Re-labelling YOU. An interesting upside to expat life

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When packing your boxes to relocate to another country you have to opportunity to also pack away the normal conversation starters about you.

You can leave your past behind, so to speak.

It is not about running away from who you are, being ashamed of yourself or forgetting where you came from. It is about an opportunity to highlight other features about yourself than the once you are currently labelled with.


There is a high school reunion at your old school.

You go.

The minute you step into the room and stare at your old classmate you instantly remember who and how they are. The clumsy one, the first mover, the popular one, the quiet one and so forth.  

I do it. You do it. We all do it.

Remember people from where we left off. 

Unless, they have become or done something special or unique that you have heard about. In that case the labelling may have been updated.

It can be really hard to escape your “role”, in any relation really, and even harder for people to integrate “a new you” in their perception of who you are. 

This is where relocating and expat life  offers and add on to you.

When expatriating you meet people with no preconceived opinion about you. This allows you to present yourself, stripped of any past perceptions.

You do not need to have an issue with who you are, or was, to benefit from this. Meeting a new friend, right where you are in life, that has no cultural, habitual or previous knowledge about you can be very liberating and open up new ways of seeing yourself and talking about yourself. 


I know a girl from my childhood in Denmark. Thinking of this blogpost I called her and talked to her.

Back then I saw her moving to the US and I also saw her changing. Changing in exactly the way that I want to bring forward in this blog post.

My friend is called Rebecca. Rebecca was always the fun and (considered) not serious type. A girl with “party” and “trouble” written on her forehead and very efficient in always finding her way out of homework. She was great fun and when caught hanging with the borderline criminal moped-gang she would always find a way out.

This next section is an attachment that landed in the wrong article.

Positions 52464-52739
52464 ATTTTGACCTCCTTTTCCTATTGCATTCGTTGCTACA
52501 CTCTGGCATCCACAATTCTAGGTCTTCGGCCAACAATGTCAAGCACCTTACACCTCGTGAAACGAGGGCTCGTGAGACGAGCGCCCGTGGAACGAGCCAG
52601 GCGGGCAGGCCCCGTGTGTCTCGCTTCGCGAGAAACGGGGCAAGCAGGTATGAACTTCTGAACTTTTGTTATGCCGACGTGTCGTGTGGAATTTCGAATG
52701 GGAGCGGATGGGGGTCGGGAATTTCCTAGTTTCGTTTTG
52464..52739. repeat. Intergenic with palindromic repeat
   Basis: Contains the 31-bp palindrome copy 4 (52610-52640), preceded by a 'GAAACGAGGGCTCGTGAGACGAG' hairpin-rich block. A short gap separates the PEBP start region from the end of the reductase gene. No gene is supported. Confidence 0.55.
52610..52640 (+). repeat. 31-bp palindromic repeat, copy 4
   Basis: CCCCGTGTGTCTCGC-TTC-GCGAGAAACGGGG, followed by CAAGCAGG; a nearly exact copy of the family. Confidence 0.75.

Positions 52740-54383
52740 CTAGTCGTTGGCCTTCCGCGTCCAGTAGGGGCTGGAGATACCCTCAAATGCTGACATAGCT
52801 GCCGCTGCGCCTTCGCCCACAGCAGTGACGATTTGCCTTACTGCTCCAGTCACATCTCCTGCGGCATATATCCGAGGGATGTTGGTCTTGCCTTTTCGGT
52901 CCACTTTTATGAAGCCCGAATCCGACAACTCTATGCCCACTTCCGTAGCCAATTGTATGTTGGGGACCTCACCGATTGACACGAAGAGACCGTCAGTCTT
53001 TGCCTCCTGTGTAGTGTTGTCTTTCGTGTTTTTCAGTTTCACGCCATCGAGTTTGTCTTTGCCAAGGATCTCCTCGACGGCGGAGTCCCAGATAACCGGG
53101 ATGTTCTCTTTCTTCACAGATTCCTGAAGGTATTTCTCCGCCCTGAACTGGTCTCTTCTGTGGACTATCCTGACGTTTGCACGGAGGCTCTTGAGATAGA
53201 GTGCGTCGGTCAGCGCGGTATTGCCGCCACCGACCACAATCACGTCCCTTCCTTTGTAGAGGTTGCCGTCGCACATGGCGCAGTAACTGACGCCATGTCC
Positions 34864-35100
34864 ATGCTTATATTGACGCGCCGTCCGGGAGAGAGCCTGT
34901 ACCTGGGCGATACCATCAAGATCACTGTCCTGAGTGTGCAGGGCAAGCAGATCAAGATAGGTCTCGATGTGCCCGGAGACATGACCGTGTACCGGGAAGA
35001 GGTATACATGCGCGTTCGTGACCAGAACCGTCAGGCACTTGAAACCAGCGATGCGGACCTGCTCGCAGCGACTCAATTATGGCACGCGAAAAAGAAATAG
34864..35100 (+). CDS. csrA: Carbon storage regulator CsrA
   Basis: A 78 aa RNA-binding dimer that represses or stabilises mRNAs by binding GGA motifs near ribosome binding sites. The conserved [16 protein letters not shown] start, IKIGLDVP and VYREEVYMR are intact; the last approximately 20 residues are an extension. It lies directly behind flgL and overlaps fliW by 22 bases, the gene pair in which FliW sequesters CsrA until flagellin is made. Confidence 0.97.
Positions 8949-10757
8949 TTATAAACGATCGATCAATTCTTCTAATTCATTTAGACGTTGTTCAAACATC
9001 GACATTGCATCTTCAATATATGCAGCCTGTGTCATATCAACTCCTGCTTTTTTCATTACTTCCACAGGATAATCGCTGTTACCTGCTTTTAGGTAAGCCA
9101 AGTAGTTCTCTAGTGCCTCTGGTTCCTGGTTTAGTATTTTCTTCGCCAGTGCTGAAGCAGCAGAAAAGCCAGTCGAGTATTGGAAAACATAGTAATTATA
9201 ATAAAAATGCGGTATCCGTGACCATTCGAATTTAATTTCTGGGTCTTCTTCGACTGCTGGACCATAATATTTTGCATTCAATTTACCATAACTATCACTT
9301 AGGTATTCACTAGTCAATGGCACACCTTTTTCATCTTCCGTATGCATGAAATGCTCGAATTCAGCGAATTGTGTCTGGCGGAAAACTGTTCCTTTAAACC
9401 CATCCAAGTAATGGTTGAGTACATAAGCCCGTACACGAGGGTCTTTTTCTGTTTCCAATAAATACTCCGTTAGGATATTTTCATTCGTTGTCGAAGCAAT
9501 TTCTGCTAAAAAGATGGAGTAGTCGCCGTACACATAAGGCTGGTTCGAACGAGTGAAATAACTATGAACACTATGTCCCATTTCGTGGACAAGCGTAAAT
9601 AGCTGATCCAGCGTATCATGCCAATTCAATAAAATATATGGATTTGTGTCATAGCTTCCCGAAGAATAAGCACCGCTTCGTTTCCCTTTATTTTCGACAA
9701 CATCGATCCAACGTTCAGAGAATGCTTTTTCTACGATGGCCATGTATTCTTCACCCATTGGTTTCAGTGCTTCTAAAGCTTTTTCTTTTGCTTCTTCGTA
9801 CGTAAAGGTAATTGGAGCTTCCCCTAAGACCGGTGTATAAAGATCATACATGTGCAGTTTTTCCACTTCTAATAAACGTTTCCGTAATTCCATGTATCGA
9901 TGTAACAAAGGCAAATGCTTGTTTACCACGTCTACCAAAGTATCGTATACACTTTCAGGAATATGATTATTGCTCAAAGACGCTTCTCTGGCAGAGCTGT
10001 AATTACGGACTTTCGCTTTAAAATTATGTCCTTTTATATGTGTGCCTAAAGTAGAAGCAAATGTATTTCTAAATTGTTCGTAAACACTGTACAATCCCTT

Rebecca was perceived, and talked about, as not serious and as someone who would go nowhere in her life. She was talked about as unambitious. But fun.

Today Rebecca is a doctor. 

How did that (also) happen? 

Acknowledging that changing your personal labelling can happen, even though you never move an inch out of your environment, I have no doubt that Rebecca´s move played a huge part in her re-labelling.

Here is what Rebecca told me: 

“I moved to the US and meet people away from my normal environment. When I meet these people, I had finished partying, and all of the sudden I found myself hearing people refer to me as efficient, passionate about my studies, a go to person and also as a strong person. This then became me. Also.


I knew that it was always there inside of me, but being in a place with no one to highlight all the “interesting” things I used to do, sure was a gamechanger in conversation starters. I felt like I could finally rid the old cape. I do not, not talk about my past. I am not embarrassed about it.

However, the move away from any and all allowed undisturbed room for my other values to shine through”.

Quote: Rebecca.  

I will leave you trusting that the words above demonstrates my point.

What is your label and would you pack away anything in your moving box?

Thank you for reading along.

Kia – Expat Advisor

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